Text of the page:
Miles today: 76

Total miles: 2,395

Any Road Tour: Day 31 – A dirt road and a gift brick

The day began with me wondering how I’ve finally gotten used to sleeping in a tent.

I broke camp and headed to the local diner which was on the short side of mediocre but the only game in town.

I sat at the counter and talked with an old man who spent his life making drag lines. I looked it up later. Suffice it to say, drag lines are one of those things you didn’t know had a name but are used in big construction projects.

Off I rode after bidding adieu to Salem Sue who is one of those inexplicable roadside attractions that make America surreal.

The route goes on I-94 but most people take a dirt road instead. The shoulders on I-94 are 10 feet wide and paved. Some genius at the North Dakota DOT put rumble strips across all ten feet. If you rode the entire 10 miles of the route on this, you could forget about having usable personal parts for a year or two.

The dirt road was a little bumpy. I was concerned about breaking a spoke so I took my time. The scenery was splendid. Whoever said North Dakota is boring got it totally wrong.

One downside to the dirt road was the cloud of dust that was kicked up by passing trucks. I pulled out my bandana, which I had hoped to use to rob a bank. There were no banks just my rather delicate lungs.

Along Big Dirt Highway I passed my second Twin Buttes. I figure if both DC and Baltimore can have a Washington Monument, North Dakota can have two Twin Buttes. This one did not have an ugly McMansion in the middle.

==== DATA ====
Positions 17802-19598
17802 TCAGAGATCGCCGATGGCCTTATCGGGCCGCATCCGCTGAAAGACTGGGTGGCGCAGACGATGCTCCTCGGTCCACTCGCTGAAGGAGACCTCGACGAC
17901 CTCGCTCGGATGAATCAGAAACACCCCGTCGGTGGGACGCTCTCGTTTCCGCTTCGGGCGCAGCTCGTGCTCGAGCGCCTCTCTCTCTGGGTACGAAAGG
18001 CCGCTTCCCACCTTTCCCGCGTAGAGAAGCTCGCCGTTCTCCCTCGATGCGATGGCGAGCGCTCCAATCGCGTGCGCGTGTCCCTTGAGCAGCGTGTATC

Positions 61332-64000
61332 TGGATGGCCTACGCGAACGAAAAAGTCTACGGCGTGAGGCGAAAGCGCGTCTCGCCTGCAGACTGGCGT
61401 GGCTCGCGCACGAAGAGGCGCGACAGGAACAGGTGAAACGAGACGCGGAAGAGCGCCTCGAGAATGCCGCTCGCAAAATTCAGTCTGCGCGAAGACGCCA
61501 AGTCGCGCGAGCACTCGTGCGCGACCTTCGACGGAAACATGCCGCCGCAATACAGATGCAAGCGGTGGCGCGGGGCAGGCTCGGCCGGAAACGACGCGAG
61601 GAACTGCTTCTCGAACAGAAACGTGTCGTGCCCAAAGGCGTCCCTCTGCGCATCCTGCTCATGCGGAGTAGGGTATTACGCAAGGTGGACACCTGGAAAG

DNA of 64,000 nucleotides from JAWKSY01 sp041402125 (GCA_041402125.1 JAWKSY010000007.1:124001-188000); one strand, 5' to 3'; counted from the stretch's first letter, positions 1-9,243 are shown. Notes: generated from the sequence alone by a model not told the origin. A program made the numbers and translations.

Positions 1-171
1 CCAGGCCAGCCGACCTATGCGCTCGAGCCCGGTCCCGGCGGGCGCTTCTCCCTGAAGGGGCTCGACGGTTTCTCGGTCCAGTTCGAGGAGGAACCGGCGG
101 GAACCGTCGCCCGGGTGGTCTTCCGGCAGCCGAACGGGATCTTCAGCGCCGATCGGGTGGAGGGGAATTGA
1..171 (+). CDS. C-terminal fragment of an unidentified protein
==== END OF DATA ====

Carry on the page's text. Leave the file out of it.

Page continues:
The scenery was pretty and interesting (to me at least) wherever I looked

Once back on pavement I rode into Glen Ullin where I snacked in the shade of a gas station convenience store. Up pulled an eastbound tandem pulling a trailer. Gail and Bill Buckley were riding to somewhere on the New Jersey shore.

Back on the road the ranchland gave way to farms. I guessing this yellow stuff was mustard. (Post tour note: It’s alflafa in bloom. Pollinated by the bees owned by the owners of the Honey Pot bike shelter in Gackle.)

I rode into Hebron and saw bricks being staged for transport on trains. I went into Pizza Pantry and had lunch. As I was paying the proprietor, gave me a small brick so that I’d always remember the Brick City. We agreed that it would be too heavy to haul all the way to Seattle so we settled on him taking my picture with it.

The road to Dickinson passes through Taylor. I saw an interestingly weathered old building with a note on the front door. Condemned. As I read the note I could see that the structure was crumbling away.

The last ten miles featured a hill that went on for miles. At the top we’re two geodesic domes under construction. They looked a bit like the space ship from Lost in Space.

Dickinson is a bustling town of about 18,000 people. I decided to check into a hotel to clean up and do laundry. Then I went out and had a massive dinner of salad and jambalaya. I can barely move.

Medical update: The compression sleeve did the trick. My left calf is now almost back to normal size. It doesn’t seem to like confinement though. It’s been itching and sending me little pain shocks all day. Small price to pay, I suppose.

Sociology observation: The people of North Dakota are incredibly polite. It’s a bit hard to get used to. Also, they are whiter than a cue ball, both in terms of complexion and demographic make up. I’ve seen one person of color since Morehead Minnesota.

Chronological note: My maps said that I crossed into the Mountain Time Zone after Hebron but the next set of maps says the time line is the Montana border. Either way my body is still inexplicably on Eastern Daylight Time.

Miles ridden: 73.5

Total tour miles: 2,319